Neil Young pulls his music from Spotify to protest the content on Joe Rogan’s podcast, and Joni Mitchell and Crosby, Stills, and Nash follow suit. It’s a big story for a week, and some noise about “cancel culture” and Rogan himself lingers, but we’ve mostly moved on. Meanwhile, the economic model for music streaming is still broken. Songwriters make pennies for millions of streams, and the dynamics of the data-driven market are not quite conducive to the kind of experimentation and risk-taking that dominated the period when artists like Young and his contemporaries rose to fame. So, why don’t legacy artists who can command so much attention use that power to advocate for fair compensation for the next generation of artists? I don’t know the answer, but the question prompted me to invite songwriter/columnist Helienne Lindvall to join me for this episode.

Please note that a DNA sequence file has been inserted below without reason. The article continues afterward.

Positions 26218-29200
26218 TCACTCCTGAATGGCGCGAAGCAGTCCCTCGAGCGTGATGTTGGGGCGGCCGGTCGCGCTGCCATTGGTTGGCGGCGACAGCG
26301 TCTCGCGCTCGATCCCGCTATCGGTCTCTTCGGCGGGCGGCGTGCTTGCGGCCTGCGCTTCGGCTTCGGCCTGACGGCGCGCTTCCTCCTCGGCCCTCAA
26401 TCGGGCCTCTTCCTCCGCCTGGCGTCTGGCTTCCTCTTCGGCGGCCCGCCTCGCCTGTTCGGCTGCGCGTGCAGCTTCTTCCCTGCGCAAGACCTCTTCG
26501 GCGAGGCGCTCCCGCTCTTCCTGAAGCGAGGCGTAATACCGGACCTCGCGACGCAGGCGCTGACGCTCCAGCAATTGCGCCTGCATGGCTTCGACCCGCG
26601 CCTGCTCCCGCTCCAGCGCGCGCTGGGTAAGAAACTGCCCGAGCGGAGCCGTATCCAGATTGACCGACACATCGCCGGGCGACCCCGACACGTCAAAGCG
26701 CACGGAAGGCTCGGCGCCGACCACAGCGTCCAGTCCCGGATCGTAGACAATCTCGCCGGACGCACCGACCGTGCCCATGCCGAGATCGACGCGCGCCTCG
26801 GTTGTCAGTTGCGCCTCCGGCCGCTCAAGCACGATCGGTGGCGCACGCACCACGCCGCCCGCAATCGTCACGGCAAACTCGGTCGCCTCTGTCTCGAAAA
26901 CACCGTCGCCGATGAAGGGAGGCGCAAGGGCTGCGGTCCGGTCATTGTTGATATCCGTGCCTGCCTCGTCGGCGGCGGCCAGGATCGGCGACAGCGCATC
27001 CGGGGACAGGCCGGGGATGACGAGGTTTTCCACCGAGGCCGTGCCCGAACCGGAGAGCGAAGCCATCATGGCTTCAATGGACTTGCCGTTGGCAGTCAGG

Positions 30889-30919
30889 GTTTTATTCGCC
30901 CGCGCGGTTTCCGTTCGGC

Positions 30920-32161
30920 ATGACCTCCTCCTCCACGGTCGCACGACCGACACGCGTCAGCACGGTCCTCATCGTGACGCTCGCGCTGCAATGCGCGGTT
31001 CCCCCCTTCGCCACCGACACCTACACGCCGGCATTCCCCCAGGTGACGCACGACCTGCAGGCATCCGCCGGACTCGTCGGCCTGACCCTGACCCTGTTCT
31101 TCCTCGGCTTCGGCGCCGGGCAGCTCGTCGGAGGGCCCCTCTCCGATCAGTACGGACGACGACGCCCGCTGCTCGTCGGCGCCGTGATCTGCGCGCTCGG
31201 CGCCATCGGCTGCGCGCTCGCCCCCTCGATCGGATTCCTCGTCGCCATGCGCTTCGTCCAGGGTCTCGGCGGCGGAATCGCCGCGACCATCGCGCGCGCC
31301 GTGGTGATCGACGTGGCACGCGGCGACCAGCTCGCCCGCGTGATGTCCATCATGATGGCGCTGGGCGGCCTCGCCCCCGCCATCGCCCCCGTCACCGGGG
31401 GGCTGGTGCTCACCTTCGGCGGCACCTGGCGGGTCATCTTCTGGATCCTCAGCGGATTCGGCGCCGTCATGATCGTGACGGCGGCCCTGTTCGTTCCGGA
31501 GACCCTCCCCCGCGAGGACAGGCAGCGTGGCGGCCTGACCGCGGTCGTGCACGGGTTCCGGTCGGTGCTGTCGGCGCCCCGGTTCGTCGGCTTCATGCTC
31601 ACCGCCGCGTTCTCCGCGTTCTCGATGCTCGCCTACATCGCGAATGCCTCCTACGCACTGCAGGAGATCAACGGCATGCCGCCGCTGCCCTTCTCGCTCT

Helienne hosts “Sounds” on BBC, talking about the ways in which streaming has changed the craft of songwriting.